After a brief introduction about Federchemicals products we went to see an amazing application, at a local supermarket.
Being able to obtain such a stunning concrete terrazzo floor just by polishing a concrete floor and using some of his products on it, is something that I never thought was possible. Very impressive!
We then left Brescia after an amazing lunch at a typical local restaurant. Good food, interesting products and applications, very good memories to bring back to Japan!
We then moved by train (after changing train twice, in Verona and Bologna) to a city called Cattolica, in the center of Italy, on the Adriatic Coast.
This area is famous for its clubs, especially in summer.
As we went in January we felt the typical "good sadness" of off season small cities life.
Very few people around, nobody at the beach, so we could enjoy the calm and peace of a brief morning walk and a nice talk at a local restaurant in the evening.
Then we visited two other companies in the Cattolica/Rimini area.
Specialized in decorative paints for walls and floors, one with a Japanese dealer already, the other not yet.
So for this reason we spent more time in the last one, hoping to be able to build a cooperation and business opportunity in the near future, between Italy and Japan.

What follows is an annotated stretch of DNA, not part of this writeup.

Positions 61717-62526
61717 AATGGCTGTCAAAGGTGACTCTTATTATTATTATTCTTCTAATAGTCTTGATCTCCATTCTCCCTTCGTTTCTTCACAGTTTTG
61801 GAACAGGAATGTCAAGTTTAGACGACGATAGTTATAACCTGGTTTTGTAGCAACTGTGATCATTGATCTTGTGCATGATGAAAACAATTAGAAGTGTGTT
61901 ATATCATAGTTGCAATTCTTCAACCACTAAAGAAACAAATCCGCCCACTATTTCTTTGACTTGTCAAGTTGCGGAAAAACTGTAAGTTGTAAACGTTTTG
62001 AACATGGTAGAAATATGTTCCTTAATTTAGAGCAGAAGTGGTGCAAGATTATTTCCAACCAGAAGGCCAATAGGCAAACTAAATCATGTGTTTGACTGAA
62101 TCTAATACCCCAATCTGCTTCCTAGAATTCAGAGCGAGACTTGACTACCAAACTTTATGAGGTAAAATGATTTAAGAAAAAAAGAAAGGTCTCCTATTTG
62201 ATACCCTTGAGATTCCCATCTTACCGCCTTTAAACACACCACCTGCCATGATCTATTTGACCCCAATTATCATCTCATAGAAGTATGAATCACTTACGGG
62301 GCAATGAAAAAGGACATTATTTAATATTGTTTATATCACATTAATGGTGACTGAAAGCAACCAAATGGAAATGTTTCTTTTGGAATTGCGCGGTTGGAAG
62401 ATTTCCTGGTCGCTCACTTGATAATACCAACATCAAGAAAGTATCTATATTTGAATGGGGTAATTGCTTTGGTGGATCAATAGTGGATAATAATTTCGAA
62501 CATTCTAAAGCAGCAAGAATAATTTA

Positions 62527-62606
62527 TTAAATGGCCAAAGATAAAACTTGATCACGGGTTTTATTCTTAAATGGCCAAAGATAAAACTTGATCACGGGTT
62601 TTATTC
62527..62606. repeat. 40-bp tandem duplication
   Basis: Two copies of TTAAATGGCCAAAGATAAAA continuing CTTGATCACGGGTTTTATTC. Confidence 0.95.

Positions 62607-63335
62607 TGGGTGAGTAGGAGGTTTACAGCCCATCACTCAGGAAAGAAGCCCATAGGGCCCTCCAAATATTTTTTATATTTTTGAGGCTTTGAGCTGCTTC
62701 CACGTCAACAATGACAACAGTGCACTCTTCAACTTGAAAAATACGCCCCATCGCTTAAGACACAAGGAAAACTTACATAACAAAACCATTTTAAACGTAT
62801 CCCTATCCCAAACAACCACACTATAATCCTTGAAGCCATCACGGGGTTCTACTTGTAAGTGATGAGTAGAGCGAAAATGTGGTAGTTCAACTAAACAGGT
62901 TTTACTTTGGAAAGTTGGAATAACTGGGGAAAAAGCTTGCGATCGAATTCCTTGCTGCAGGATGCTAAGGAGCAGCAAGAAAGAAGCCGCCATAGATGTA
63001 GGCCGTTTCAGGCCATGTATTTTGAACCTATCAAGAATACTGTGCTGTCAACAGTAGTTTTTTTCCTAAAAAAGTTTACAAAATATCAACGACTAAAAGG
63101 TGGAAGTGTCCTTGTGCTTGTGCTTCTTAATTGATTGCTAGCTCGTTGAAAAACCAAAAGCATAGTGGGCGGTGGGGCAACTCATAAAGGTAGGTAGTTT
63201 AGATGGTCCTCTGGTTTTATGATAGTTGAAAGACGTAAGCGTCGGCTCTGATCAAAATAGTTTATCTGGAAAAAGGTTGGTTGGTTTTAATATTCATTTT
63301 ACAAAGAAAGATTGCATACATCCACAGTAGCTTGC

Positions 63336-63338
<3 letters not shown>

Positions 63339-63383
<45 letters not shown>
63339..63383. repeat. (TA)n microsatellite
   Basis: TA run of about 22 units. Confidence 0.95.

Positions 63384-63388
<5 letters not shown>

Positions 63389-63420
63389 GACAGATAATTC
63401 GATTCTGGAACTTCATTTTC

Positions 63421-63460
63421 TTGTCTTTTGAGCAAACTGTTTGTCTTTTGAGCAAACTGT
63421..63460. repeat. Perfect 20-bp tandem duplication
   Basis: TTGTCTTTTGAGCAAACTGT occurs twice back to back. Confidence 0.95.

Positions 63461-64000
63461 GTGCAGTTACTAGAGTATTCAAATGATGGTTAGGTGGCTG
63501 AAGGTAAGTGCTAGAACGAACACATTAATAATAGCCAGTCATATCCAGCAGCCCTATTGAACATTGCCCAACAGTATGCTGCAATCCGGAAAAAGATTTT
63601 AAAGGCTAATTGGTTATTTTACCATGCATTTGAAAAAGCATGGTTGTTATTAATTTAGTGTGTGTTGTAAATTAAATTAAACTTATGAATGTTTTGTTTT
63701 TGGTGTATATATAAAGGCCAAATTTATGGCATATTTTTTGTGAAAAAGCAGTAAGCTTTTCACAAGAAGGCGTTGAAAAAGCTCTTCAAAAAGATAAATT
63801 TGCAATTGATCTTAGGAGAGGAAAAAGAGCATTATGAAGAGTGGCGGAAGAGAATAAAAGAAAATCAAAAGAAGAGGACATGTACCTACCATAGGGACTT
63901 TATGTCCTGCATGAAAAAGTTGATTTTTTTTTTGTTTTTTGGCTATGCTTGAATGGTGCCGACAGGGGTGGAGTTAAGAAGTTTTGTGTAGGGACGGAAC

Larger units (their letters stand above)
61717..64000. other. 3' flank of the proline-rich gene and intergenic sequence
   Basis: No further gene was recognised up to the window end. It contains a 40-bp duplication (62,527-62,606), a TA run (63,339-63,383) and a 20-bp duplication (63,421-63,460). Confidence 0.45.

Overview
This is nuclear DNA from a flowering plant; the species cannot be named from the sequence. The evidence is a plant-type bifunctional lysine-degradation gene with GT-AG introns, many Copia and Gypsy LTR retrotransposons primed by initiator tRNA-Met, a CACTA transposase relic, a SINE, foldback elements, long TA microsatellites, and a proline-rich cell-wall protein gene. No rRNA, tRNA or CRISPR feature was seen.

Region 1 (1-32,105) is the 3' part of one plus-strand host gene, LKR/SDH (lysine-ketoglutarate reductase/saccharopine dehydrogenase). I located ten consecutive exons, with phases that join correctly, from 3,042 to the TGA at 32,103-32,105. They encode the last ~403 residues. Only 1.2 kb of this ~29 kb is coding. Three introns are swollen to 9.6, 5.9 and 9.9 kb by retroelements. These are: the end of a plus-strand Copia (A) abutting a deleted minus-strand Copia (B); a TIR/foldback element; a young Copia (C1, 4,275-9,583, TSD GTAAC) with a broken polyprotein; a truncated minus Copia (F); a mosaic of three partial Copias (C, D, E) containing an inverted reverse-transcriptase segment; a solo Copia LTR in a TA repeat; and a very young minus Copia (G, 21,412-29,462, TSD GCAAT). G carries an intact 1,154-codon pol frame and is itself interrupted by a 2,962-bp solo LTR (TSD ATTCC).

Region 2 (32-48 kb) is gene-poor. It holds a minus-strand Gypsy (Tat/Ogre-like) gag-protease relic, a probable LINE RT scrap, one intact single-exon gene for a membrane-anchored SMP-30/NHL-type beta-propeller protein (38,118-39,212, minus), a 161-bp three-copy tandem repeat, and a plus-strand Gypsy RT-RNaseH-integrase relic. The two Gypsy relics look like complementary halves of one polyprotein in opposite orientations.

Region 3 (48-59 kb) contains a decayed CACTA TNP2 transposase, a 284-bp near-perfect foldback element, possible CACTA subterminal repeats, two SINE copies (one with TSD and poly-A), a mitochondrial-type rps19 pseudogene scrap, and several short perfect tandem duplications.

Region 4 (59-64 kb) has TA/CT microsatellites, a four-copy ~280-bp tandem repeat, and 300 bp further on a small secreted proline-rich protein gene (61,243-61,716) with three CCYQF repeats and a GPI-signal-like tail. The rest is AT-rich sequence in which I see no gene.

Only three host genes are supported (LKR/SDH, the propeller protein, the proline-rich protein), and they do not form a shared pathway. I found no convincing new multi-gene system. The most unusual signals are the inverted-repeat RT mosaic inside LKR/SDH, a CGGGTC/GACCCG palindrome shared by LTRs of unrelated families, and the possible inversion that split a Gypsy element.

Finally, pretty tired but satisfied with the interesting products we saw, we got on a night train to Venice, where we arrived at about 11pm.
We spent the last day walking around my hometown.
It was the first time for one of them and the second time for the other. I'm always very proud and happy to show some of my foreign friends and business partners the beauties of the city I will always consider HOME.
Now I'm back in Japan, but a piece of my hearth will always remain there...
Izu Peninsula, lesser known destination you must see in Japan (part 27)
While my hometown Venezia is suffering from another "acqua alta", as every Sunday I'm driving through the Izu Peninsula with my daughter.
We are at the end of autumn and the cold winter has already began, so we can see and admire some very beautiful colors during our drive.
I've always liked these colors of the trees, since I was a child and used to have some mountain trips with my grandparents.
Autumn and spring are my favourite seasons, as you can see the nature changing and renewing itself in all its beauty.
"She" is always the same and will never change, even if we humans are doing all we can to damage it and destroy is.
But as we can see in Japan with earthquakes and tsunami(s) or in Venice with the so called acqua alta floodings the nature is way stonger and powerful than us, small little human beings.